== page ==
Thanks to Hutchinson Heinemann for providing a copy of this book for review via NetGalley.

This is book 47/50 read for the Historical Fiction Reading Challenge 2022.

26 thoughts on “Act of Oblivion by Robert Harris

    • Helen says:

      I think my expectations were just a bit too high. It was still a good book – just not as exciting as it had sounded! Harris mentions Killers of the King in his acknowledgements, so I’m pleased to hear you would recommend it. I did read one of Charles Spencer’s other books a few years ago – a biography of Prince Rupert of the Rhine – which I remember enjoying.

  1. margaret21 says:

    I always enjoy Robert Harris when I read him. But somehow, because he’s always there on the radar, I rarely do. There’s always tomorrow, and with such a long TBR, tomorrow never comes.

  2. whatmeread says:

    I agree with you about An Officer and a Spy and the Cicero trilogy, but I will be looking forward to when this one is available here. It doesn’t seem as if Harris’s more recent novels have been quite as good.

  3. jekc says:

    Having just discovered your blog I’m really enjoying reading through past reviews and also the new ones as you post them. Robert Harris is one of my favourite authors as well and I find that even when the story isn’t gripping there’s enough of interest to keep you turning the pages. Andrew Taylor’s latest series also uses the regicides as background I think.

    • Helen says:

      Thank you! I’ve found all of Robert Harris’s books interesting, even when they haven’t been particularly exciting. This is still a very good one, although it’s not a favourite. And yes, Cat’s father was a regicide in the Andrew Taylor series.

    • Helen says:

      I’ll be interested to hear what you think of it, Janette. It’s a really fascinating book, I just didn’t like it quite as much as some of the others I’ve read by Robert Harris.

  4. Elizabeth Bailey says:

    I’ve got this on my TBR and looking forward to reading it. I’ve not got into the alternative history or historical novels. I was gripped by Second Sleep, and then read the one about the election of a pope which I thought was brilliant. Hoping this one will be equally engaging. Harris certainly has the power to draw you into the story, so it will be interesting to see if he succeeds with this one with me.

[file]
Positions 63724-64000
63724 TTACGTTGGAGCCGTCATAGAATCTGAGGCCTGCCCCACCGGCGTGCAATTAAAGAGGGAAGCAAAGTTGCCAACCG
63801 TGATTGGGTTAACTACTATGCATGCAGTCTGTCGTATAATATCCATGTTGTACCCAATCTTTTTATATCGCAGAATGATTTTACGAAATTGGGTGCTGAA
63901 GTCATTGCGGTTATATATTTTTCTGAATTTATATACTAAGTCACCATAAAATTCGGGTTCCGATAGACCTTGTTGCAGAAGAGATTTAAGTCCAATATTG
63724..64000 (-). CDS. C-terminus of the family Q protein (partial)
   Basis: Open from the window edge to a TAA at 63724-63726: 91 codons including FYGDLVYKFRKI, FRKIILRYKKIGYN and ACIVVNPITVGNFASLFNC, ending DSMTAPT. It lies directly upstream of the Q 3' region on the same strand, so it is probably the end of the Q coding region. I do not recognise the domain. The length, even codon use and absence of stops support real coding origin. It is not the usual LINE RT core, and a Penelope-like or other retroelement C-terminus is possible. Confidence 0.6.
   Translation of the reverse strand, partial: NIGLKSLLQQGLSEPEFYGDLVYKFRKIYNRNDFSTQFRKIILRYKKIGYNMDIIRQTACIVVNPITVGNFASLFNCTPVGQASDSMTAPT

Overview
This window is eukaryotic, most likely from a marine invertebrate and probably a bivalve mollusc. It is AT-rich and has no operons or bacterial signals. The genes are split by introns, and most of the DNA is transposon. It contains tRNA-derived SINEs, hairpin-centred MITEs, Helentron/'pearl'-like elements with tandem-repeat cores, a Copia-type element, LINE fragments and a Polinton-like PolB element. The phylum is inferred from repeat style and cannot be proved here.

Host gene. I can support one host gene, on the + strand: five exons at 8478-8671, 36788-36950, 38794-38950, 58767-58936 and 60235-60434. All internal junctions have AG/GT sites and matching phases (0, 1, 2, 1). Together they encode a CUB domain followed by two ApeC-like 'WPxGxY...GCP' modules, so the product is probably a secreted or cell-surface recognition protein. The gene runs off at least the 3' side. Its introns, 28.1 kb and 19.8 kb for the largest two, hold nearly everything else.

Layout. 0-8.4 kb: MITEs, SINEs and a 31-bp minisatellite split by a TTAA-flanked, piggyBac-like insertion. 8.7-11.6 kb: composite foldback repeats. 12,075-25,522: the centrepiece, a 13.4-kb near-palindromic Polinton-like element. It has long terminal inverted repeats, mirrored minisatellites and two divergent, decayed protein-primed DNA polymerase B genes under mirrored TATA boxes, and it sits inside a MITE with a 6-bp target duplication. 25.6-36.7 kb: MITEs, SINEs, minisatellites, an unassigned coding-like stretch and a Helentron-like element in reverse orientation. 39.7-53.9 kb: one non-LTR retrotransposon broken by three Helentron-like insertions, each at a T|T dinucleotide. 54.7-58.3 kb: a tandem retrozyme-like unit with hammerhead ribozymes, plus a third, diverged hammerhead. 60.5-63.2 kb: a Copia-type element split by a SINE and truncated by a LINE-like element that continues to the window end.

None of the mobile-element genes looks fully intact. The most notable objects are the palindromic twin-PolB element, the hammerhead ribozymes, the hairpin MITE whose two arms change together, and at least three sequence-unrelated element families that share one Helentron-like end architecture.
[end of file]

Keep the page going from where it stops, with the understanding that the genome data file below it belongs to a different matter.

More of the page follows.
• Helen says:

      I was a bit disappointed in The Second Sleep, but I agree that the one about the pope, Conclave, was excellent. I hope you enjoy this book – although it’s not one of my favourites, the subject and setting are fascinating.

      • Cyberkitten says:

        I think I’d rank ‘Second Sleep’ as one of the worst books I’ve read in *years* [grin]. Still hasn’t put me off reading more of his though! ‘V-2’ is next on my list. I’ll get to it in the next month or so.

  5. FictionFan says:

    I’ll be reading this one soon so I’m glad to hear you enjoyed it even if it hasn’t become a favourite. I find him quite variable – I’ve loved a lot of his books, but found others too slow and concentrating too much on the history at the expense of the story if that makes sense.

    • Helen says:

      I’ll be interested to hear what you think of this one. I did enjoy it but I felt that it fell into the category you mention of ‘too much history at the expense of the story’. Or maybe it’s just that I’ve loved some of his other books so much that anything else is bound to pale in comparison!

  6. smellincoffee says:

    This one had an interesting premise, but the pace of the actual events did seriously curb the novel’s pace. Its setting in early colonial America was unique, though — everything else I’ve found is set in the 1760s-1780s for obvious reasons.

    • Helen says:

      The pace was definitely a problem. Having read other Harris novels, I’d expected it to be a lot more exciting than it was. But yes, the colonial setting was interesting – I can only think of one or two other books I’ve read set in that time and place.